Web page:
The 240-pound big man has also displayed some Ayton- and Oden-esque explosiveness with two-handed power dunks. While he does not spread the floor like a modern big and only made one 3-point attempt in his three games, Wiseman has shown an ability to shoot from outside the paint on occasion and made 19-for-27 (70.4%) from the free-throw line in college.
If Wiseman can develop a consistent shot, the lefty can become a force in pick-and-pop situations outside the lane. As the fourth-ranked prospect, our model points toward that being the case.
With the ability to score, pass and rebound, Tyrese Haliburton is a tall guard that drew comparisons to versatile initiators who also possess solid all-around games. The sophomore showed the ability to score from almost anywhere on the court before going down for the season with a broken wrist.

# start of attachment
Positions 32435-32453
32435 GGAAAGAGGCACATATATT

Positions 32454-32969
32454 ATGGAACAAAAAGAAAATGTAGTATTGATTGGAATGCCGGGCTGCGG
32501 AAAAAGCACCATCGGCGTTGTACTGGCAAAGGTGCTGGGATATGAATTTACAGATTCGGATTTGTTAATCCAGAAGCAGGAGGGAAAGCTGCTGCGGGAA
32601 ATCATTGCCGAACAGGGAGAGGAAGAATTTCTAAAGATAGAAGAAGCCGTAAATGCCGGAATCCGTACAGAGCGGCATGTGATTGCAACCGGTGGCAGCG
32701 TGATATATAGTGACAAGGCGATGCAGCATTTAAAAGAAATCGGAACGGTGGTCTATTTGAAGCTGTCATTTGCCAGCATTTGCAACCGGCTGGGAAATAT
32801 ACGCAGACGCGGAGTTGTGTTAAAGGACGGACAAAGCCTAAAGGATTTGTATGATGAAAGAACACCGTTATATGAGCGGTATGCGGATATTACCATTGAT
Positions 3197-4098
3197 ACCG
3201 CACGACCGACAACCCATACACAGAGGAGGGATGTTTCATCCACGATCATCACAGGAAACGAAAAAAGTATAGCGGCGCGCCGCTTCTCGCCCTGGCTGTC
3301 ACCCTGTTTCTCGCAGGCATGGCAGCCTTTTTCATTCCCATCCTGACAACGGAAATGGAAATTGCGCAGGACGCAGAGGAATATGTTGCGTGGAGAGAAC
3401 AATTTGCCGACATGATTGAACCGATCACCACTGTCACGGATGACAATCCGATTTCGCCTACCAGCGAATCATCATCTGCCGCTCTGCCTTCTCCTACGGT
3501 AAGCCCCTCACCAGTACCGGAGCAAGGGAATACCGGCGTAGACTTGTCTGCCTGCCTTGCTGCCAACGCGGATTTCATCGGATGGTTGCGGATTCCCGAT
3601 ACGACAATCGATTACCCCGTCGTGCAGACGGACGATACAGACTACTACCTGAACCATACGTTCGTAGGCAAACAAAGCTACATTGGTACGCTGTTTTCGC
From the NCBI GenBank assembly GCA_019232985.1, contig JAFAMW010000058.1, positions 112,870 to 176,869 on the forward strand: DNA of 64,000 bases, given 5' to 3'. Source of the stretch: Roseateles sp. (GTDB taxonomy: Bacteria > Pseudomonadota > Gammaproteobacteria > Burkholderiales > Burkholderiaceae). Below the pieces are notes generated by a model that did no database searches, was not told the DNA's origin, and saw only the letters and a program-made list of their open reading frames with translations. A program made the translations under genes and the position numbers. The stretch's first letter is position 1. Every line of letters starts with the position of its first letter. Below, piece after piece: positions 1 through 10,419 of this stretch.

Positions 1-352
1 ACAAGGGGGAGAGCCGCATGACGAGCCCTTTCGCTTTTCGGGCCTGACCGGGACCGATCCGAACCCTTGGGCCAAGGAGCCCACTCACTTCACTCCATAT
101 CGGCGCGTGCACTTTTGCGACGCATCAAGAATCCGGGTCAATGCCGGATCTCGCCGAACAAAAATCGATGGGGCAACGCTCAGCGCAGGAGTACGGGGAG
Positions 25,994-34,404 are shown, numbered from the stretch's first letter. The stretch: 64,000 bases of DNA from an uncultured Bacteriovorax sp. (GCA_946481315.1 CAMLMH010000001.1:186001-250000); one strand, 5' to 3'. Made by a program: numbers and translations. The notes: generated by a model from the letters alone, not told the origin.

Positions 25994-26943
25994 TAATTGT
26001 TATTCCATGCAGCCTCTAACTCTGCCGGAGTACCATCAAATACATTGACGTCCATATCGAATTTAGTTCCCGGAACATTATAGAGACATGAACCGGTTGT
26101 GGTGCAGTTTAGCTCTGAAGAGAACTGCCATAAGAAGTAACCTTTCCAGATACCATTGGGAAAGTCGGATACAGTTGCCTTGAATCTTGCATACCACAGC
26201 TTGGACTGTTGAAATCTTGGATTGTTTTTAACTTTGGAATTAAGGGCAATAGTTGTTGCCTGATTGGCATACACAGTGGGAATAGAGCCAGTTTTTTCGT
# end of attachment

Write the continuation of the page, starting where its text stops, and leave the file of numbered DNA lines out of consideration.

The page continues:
In this regard, it makes sense that the model points to a player like Zach LaVine, who averaged 25.5 points and 4.2 assists for the Chicago Bulls in 2019-20, as his best-case projection. Haliburton shot 50.9% from the field, 42.6% from 3-point range and 77.5% from the foul line over 57 college games.
He also compares with other strong defensive players as he led the team with 54 steals before his injury. The 6-5, 175-pound Haliburton is able to use his height to bring down rebounds and see the court clearly – much like Lonzo Ball, and his versatility makes the lengthy guard a clear lottery pick, according to our model.
Jon Chepkevich and Nadeem Patel also contributed.